However, he needed shelving. Lots of shelving. We made a 3 hour drive to Ikea last year to find some good shelves. All wood, but user assembled, here they are. We decided that just the one wall would be shelves and the back wall would hold Bill’s whiteboard, as he prefers to write out thoughts and ideas large scale. Below it, I found a curio at HomeGoods for his birthday back in January. We outfitted everything with attractive folder boxes and files and some old lights above the shelving. Eventually, we will replace the ceiling light with a vintage fan, and possibly paint the woodwork a brown-black.
Been working on this project now for 3 years, maybe more? I can’t remember at this point. Sometimes I’ll start a project when Bill is happily woodworking on something and then it stays in limbo for several years while I do other stuff. Since pulling down wallpaper in quarter size pieces takes a while, this project has been on the back burner. Besides, the hallway looks slightly like old world antiquity this way and I don’t mind it, as long as it stays clutter free.
I’ll pick the work up once we’re back in the fall and Will is in school. And also once the laundry room, dining room and front porch have their say. It’s all about prioritizing in an old house like this, right?
But, here is what it looks like now. Floors (soft pine) were redone back in 2012 and the piano was a good price from an auction. The hardwood woodwork is ALL cherry and has been unpainted. I clean and polish it from time to time. It has wear, but still resonates beautifully.
The hallway has strange walls, with a slight texture surface. As I’ve peeled back the wallpaper, I’ve discovered what appears to be original stenciling in a chocolate brown color. The original paint appears to be a caramel color with multicolored sponging, but I cannot discern what was really happening there. I’m going to try to recreate the stencil pattern, though. Don’t want to lose that gem!
Bill had the deep desire to create a coffered ceiling in our home since we moved in. The dining room ceiling has already been patched and replastered twice, and repainted twice. . . which is a lot in less than ten years. We think that the plaster or paint has had trouble sticking for a few reasons. . .primarily old adhesive from either a wallpapered ceiling or odd sorts of old paint. Either way, these ceilings crack and flake like nobody’s business. It’s the one thing in the house that we’ve had to compromise on and go with sheetrock because we just can’t keep doing them every two years. What I mean by compromise is that we had ideally wanted to keep the house pure of modern insulation and sheetrock as much as possible.
So, Bill’s coffering plan has come to fruition and he began planning out and making the coffered look happen this past winter. A project this extensive takes forever, partly because I have no carpentry skills and partly because taking up the whole room with scaffolding and tools omits use of the space, in this case, the largest room in our home. That is hard in the winter when we need a big table for kid projects and play. So, I am dying to have this project finished. Especially because the new lights will be stellar, and the newish curtains will be cozy for the winter.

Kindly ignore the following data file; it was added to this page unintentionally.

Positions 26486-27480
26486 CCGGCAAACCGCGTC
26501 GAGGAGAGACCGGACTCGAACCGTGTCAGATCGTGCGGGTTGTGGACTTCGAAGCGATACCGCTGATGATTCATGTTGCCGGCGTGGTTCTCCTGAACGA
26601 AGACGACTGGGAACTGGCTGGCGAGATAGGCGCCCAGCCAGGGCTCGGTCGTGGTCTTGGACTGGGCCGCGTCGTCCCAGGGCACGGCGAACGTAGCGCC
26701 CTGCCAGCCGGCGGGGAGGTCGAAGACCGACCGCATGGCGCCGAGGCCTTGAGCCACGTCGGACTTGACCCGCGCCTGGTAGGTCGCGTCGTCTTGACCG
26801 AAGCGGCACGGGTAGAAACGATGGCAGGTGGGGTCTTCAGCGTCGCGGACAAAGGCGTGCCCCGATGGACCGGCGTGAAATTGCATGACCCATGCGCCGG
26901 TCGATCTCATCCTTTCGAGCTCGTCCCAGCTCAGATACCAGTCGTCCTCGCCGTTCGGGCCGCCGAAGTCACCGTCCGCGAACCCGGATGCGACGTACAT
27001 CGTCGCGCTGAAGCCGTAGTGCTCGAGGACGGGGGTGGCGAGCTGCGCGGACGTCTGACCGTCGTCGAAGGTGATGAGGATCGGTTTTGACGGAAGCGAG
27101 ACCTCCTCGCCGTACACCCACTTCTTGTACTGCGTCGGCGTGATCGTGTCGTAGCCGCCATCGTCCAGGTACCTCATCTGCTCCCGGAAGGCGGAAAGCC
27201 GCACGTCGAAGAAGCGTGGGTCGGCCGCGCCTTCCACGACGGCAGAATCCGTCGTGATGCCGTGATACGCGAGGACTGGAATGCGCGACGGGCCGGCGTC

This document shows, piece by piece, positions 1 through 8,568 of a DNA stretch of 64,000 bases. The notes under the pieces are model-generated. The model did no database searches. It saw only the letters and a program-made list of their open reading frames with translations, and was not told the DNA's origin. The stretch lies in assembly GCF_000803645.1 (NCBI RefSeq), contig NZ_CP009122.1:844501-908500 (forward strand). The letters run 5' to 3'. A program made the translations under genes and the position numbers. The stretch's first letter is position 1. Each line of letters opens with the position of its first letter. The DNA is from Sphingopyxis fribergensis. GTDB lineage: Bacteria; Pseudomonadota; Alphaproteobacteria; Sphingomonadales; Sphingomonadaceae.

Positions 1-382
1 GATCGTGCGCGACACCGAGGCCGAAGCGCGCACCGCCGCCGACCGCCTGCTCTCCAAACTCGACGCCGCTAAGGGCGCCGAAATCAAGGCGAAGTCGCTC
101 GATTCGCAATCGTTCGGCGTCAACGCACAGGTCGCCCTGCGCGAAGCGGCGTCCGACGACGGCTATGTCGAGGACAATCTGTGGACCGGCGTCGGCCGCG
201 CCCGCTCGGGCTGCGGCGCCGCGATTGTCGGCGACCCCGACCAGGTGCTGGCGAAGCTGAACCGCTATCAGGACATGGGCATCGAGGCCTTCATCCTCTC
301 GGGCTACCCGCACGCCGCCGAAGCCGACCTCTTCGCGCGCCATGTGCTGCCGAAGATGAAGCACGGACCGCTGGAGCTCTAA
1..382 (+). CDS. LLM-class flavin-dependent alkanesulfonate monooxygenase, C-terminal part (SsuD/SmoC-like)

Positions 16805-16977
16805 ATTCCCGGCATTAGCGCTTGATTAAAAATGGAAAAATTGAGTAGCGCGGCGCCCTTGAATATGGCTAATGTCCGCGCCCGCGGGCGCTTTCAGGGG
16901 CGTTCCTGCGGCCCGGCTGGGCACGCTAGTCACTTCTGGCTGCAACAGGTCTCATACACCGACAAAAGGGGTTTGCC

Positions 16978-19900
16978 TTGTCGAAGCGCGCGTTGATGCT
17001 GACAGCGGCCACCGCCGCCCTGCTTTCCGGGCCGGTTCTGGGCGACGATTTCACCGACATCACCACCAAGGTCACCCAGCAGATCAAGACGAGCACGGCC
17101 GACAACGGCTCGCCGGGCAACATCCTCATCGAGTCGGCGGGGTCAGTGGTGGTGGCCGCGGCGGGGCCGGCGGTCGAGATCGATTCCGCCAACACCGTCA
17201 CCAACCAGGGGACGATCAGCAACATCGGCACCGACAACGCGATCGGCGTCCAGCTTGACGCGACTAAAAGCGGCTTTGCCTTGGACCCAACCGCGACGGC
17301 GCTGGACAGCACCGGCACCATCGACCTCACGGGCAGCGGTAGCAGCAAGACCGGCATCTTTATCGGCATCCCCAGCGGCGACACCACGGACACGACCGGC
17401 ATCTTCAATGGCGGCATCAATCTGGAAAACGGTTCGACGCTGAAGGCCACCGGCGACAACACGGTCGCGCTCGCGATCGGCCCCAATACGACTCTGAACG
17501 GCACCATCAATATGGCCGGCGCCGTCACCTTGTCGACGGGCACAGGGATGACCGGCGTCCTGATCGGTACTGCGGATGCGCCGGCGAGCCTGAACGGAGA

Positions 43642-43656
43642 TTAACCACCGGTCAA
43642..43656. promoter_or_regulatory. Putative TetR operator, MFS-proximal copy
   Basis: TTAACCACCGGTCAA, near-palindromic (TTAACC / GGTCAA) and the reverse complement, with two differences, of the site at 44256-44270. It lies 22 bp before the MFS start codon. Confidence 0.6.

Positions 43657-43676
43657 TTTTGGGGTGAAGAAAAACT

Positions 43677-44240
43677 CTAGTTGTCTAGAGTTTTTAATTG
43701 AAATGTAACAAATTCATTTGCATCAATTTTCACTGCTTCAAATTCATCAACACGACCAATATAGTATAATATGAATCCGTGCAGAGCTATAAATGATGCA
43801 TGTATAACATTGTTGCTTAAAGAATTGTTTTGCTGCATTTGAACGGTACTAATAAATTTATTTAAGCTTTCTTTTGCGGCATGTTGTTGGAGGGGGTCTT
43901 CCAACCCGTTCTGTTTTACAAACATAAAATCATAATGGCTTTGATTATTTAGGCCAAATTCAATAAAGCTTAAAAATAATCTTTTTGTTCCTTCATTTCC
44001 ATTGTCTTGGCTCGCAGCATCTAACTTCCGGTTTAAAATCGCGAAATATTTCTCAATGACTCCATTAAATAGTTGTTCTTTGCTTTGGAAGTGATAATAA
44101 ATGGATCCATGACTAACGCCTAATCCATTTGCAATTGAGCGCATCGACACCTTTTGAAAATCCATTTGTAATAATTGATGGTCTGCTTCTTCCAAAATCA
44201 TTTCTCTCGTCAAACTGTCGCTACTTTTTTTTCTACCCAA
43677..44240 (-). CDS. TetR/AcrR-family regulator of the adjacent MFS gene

I’ve just finished priming the coffers and I have a plan for how this will all be painted, but Bill still needs wood around the edges and to finish the nail heads. It willl be a few more weeks/months before completed photos are ready.
I’m a painter. Its what I do. Literally, I’ve been painting for 30 years, and 20 of that has been decorative and home painting plus my own artwork. So, when it comes to choosing color, I like ALL of them. It is super hard for me to choose just one and stick with it for any length of time. I already want to repaint the living room and dining room, and they’ve only been painted for 6-8 years the way they are. So, I can get my kicks by repainting smaller spaces and testing color palettes in confined quarters.
I repainted our downstairs bath last summer, and just now am finally telling you about it. It was a soft robin’s egg blue. . . I thought it would be bright and clean looking. But, we have so much glorious woodwork in the house, that I needed to make it warm and rich to match the rest of the atmosphere. So, I chose a deep eggplant. The thing is, this isn’t just paint, its a metallic plaster. It feels like velvet to the touch and is super easy to apply using a Venetian Plaster trowel. The downside is that small people can easily scratch it if they find it compulsive and interesting to touch. But, it isn’t hard to repair and it is easy to paint over, too.
With the new wall color, I painted the ceiling to match the woodwork and put in a new mirror, also painted with copper undertones and charcoal gray. And lastly, new-ish towels and a side table for necessities.